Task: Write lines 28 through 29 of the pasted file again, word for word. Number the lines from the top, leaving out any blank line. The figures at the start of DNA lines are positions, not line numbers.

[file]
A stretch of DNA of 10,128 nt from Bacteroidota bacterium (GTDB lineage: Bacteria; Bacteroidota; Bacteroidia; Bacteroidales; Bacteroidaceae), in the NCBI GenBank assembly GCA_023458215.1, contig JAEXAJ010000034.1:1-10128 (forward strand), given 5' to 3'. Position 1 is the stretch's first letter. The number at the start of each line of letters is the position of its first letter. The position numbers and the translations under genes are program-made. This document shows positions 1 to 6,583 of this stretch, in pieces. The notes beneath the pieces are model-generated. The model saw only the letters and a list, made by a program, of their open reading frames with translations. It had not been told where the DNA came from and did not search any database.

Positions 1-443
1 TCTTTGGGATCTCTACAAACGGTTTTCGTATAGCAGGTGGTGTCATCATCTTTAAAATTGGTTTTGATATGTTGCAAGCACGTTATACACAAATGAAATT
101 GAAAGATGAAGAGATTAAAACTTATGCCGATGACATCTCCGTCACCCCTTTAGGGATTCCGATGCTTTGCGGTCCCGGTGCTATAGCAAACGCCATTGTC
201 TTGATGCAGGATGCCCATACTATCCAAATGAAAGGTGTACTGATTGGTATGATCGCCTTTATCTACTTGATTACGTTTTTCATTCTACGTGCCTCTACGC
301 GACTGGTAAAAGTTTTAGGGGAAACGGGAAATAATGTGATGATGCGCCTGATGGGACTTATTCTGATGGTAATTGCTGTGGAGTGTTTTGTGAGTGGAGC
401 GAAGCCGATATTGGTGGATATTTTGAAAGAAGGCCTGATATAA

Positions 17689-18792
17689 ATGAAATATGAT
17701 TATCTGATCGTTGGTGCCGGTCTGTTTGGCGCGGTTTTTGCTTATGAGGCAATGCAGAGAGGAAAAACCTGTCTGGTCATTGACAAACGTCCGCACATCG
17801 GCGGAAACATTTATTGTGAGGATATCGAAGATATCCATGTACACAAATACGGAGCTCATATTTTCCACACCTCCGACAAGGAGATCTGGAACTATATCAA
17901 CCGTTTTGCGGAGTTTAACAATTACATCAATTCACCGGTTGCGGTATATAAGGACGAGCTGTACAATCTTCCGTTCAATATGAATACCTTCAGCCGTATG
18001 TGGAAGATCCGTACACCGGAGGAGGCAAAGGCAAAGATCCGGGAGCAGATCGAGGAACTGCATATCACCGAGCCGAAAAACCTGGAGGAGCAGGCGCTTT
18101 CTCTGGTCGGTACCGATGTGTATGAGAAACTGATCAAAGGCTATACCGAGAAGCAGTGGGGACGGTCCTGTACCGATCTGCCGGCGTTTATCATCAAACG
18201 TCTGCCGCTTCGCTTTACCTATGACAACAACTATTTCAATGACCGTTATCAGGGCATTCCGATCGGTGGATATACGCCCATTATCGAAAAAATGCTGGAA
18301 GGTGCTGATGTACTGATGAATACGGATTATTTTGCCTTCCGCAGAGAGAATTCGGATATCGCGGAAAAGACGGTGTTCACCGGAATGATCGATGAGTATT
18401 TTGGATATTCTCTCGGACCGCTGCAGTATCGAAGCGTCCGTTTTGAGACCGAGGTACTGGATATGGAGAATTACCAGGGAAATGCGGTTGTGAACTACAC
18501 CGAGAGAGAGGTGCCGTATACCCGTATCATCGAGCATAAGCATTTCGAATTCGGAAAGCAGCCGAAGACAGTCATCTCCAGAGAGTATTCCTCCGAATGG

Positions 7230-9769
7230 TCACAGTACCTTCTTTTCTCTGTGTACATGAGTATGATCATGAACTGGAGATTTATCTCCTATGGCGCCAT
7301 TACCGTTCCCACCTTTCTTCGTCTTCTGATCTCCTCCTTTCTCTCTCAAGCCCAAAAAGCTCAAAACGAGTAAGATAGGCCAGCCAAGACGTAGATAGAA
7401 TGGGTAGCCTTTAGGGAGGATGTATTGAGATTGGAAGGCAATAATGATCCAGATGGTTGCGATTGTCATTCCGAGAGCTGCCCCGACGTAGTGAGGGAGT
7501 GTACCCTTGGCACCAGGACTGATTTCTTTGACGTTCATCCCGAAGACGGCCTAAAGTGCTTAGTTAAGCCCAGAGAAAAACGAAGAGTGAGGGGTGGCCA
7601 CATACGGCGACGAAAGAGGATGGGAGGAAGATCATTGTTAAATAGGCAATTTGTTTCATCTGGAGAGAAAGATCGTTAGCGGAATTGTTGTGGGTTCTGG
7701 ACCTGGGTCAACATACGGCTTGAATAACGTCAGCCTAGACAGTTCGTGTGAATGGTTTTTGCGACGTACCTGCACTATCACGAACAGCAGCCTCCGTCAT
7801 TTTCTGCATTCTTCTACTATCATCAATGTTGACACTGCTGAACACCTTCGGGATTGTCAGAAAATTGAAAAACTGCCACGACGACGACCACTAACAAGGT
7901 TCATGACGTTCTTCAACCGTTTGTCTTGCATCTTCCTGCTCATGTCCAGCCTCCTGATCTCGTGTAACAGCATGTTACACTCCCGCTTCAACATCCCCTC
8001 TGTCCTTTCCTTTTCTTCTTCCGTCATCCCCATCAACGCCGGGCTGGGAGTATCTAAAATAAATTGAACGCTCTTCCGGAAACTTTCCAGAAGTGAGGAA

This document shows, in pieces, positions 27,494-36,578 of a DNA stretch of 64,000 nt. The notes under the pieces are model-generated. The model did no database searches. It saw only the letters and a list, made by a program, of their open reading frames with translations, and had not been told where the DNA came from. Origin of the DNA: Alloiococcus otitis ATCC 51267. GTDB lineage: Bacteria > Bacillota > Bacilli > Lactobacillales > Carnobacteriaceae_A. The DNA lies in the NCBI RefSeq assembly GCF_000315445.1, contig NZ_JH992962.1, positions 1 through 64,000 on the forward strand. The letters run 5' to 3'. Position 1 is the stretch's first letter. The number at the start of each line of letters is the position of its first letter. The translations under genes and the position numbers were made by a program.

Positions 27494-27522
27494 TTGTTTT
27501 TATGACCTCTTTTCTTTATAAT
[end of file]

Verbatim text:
8001 TGTCCTTTCCTTTTCTTCTTCCGTCATCCCCATCAACGCCGGGCTGGGAGTATCTAAAATAAATTGAACGCTCTTCCGGAAACTTTCCAGAAGTGAGGAA

This document shows, in pieces, positions 27,494-36,578 of a DNA stretch of 64,000 nt. The notes under the pieces are model-generated. The model did no database searches. It saw only the letters and a list, made by a program, of their open reading frames with translations, and had not been told where the DNA came from. Origin of the DNA: Alloiococcus otitis ATCC 51267. GTDB lineage: Bacteria > Bacillota > Bacilli > Lactobacillales > Carnobacteriaceae_A. The DNA lies in the NCBI RefSeq assembly GCF_000315445.1, contig NZ_JH992962.1, positions 1 through 64,000 on the forward strand. The letters run 5' to 3'. Position 1 is the stretch's first letter. The number at the start of each line of letters is the position of its first letter. The translations under genes and the position numbers were made by a program.